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Math Help - Solving Diff Eq with initial conditions and first 6 coefficients...

  1. #1
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    Solving Diff Eq with initial conditions and first 6 coefficients...

    I need some help here because I am completely lost!!!

    I need to solve the ODE (1-x)y''-y'+xy=0 using the initial conditions of y(0)=1, y'(0)=1.

    So far I have (1-x)y''-y'=-xy and (1-x)y''=-xy+y' but this is where I got lost. I know it's something really simple but I still can't seem to find the error and I don't know where to go next!!!

    I have to find the general pattern and show my final answer is equal to y=e^x...

    Thanks for the help!!!!!!!
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  2. #2
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    Re: Solving Diff Eq with initial conditions and first 6 coefficients...

    Your title says "first six coefficients". Coefficients of what? I suspect you were expected to find a power series sollution.
    There are two ways you can do that:
    1) Write the solution as a power series: y= \sum_{n=0}^\infty a_nx^n so the y'= \sum_{n=0}^\infty na_n x^{n-1} and y''= \sum_{n=0}^{n-1}.
    Put those into the differential equation to get a "recursive equation" for the coefficents a_n. From y(0), a_0= 0. From y'(0)= 1, [tex]a_1= 1[tex]. Then determine a_2, a_3, and a_4.

    2) Recall that the first 6 terms of a McLaurin series for y is y(0)+ y'(0)x+ (y''(0)/2) x^2+ (y'''(0)/3!) x^3+ (y''''(0)4!)x^4+ (y'''''(0)/5!)x^5 ... . Then y(0)= 1, y'(0)= 1. For higher derivatives, evaluated at x= 0, solve the equation for y'': y''= (-xy+ y')/(1- x) so y''(0)= (y')/1= 1,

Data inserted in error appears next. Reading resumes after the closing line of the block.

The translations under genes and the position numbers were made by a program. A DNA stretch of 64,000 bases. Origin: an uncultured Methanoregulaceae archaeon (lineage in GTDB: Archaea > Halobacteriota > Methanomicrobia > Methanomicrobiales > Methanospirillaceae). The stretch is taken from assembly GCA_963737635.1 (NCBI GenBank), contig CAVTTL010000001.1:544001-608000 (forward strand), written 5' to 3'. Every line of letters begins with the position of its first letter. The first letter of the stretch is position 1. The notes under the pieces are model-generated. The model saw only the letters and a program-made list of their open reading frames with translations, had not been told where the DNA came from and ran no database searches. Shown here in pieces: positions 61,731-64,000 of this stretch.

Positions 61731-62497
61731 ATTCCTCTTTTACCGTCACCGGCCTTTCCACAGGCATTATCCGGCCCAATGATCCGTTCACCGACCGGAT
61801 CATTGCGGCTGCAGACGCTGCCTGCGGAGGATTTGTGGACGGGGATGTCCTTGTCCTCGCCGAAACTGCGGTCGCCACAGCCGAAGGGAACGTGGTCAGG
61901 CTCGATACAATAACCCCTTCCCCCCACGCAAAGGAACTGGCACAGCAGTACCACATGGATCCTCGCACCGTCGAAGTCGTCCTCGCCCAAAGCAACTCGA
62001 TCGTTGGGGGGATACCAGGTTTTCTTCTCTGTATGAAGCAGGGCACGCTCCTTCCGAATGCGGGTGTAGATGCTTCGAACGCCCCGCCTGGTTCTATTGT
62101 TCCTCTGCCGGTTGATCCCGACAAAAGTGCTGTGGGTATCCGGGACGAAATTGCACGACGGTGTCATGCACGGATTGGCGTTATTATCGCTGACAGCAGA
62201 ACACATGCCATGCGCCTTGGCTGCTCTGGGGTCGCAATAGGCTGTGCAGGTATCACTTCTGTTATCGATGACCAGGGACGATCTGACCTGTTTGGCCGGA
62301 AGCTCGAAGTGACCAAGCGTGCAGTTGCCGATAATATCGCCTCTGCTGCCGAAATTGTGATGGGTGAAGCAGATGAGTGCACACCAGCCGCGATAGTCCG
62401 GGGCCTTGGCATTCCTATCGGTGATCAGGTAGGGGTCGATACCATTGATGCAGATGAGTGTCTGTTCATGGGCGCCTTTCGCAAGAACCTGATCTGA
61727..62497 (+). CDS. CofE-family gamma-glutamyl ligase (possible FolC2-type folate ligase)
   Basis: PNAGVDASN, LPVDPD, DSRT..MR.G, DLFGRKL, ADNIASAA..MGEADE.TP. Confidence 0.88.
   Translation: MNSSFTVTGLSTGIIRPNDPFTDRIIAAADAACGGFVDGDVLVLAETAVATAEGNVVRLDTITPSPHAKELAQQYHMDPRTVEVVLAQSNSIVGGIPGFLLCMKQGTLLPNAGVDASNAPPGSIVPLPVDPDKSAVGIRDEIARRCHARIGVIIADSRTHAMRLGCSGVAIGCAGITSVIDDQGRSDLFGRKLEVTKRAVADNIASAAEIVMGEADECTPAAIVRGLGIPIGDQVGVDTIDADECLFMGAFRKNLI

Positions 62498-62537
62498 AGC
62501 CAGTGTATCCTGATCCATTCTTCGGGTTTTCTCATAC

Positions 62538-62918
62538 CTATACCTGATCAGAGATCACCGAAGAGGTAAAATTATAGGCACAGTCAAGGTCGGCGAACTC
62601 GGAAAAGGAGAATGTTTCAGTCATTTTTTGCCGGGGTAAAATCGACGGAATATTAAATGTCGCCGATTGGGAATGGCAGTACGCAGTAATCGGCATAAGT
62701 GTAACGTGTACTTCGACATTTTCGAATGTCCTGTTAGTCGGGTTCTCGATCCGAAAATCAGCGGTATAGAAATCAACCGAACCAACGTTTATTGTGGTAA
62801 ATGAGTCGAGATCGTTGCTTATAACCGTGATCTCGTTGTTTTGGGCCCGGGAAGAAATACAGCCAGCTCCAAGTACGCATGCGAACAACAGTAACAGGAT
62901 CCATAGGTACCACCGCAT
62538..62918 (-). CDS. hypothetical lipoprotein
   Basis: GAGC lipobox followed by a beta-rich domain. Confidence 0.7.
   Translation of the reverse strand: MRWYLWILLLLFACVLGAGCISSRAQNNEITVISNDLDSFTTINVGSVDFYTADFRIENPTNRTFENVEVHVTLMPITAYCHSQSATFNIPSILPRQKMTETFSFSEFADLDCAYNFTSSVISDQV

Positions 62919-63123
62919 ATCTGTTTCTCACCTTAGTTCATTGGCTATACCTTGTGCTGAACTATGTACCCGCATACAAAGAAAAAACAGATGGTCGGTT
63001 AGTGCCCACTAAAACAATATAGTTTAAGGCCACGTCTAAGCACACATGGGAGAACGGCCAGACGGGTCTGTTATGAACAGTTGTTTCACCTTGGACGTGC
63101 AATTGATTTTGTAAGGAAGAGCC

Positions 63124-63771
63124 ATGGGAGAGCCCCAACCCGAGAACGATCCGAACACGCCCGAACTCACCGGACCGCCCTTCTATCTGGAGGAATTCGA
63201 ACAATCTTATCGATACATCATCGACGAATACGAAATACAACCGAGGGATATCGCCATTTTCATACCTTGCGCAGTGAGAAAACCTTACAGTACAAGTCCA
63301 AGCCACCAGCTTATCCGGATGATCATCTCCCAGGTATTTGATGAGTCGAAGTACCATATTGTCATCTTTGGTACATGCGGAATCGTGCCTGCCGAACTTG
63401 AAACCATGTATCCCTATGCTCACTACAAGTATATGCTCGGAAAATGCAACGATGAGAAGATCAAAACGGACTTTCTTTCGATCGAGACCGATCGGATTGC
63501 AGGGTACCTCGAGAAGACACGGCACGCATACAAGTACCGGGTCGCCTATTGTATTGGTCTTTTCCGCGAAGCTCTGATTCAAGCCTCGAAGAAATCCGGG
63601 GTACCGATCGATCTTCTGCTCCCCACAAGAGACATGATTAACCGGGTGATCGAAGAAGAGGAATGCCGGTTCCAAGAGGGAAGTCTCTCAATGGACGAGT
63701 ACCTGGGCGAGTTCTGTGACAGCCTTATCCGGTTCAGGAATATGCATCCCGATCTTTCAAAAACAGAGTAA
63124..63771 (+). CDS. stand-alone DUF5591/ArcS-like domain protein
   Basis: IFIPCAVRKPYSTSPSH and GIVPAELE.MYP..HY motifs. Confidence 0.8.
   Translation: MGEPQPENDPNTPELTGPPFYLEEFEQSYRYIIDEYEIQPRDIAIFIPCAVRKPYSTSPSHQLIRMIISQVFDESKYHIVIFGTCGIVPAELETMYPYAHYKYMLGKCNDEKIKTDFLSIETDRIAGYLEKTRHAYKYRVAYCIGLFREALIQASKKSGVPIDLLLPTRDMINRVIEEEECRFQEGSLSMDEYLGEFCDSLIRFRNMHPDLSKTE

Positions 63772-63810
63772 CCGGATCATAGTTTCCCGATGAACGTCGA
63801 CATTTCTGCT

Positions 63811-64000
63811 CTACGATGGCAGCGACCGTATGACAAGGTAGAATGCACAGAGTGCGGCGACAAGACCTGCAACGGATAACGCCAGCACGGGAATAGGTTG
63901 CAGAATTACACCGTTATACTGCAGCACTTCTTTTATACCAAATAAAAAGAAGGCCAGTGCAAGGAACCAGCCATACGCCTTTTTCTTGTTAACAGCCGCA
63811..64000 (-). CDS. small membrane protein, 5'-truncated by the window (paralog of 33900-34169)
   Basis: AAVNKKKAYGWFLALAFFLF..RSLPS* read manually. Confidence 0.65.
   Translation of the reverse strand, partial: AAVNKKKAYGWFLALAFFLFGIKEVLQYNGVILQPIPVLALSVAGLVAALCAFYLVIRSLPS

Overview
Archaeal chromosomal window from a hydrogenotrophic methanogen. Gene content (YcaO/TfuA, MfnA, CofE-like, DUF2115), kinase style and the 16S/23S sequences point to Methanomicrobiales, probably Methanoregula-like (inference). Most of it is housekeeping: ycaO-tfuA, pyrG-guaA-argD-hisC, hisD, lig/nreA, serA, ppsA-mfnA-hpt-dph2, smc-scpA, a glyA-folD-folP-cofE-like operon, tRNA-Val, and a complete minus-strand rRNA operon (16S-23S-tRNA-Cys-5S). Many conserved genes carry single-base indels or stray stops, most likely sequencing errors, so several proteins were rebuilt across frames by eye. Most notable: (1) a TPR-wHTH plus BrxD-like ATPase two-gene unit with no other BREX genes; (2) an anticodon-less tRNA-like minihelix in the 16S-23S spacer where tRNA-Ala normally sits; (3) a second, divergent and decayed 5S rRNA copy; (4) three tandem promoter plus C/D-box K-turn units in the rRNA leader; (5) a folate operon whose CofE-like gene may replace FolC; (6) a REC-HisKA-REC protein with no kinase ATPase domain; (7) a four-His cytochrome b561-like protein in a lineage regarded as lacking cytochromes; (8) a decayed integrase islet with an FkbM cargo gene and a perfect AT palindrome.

y'''= (y'')'= ((-xy+ y')/(1- x))'= [(1-x)(-y- xy'+ y'')- (xy+ y')(-1))]/(1-x)^2

    so that y'''(0)= [1(-0- 0+ 1)- (0+ 1)(-1)]/1= 0, etc.
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  3. #3
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    Re: Solving Diff Eq with initial conditions and first 6 coefficients...

    This second order linear ODE is homogeneous with respect to y, y' and y'' that is if F(x,y,y',y'') is a solution then F(x,ky,ky',ky'') is also a solution ( k \neq 0). In this case we may use the following transformation: y(x) = e^{\int u(x) \mathrm{d}x}. From the original differential equation we may conclude to (1-x)u'+(1-x)u^2-u+x=0 which is the general case of the Riccati-equation. We must find a particular solution to this first order d.e. If we can solve the Riccati differential equation, from y(x) = e^{\int u(x) \mathrm{d}x} we can determine y(x). However - according to Wolframalpha - the solution of the Riccati-equation involves exponential integral, which cannot be expressed with non-elementary functions. Therefore we cannot gain a closed formula for the differential equation, try a series method as HallsofIvy suggested.
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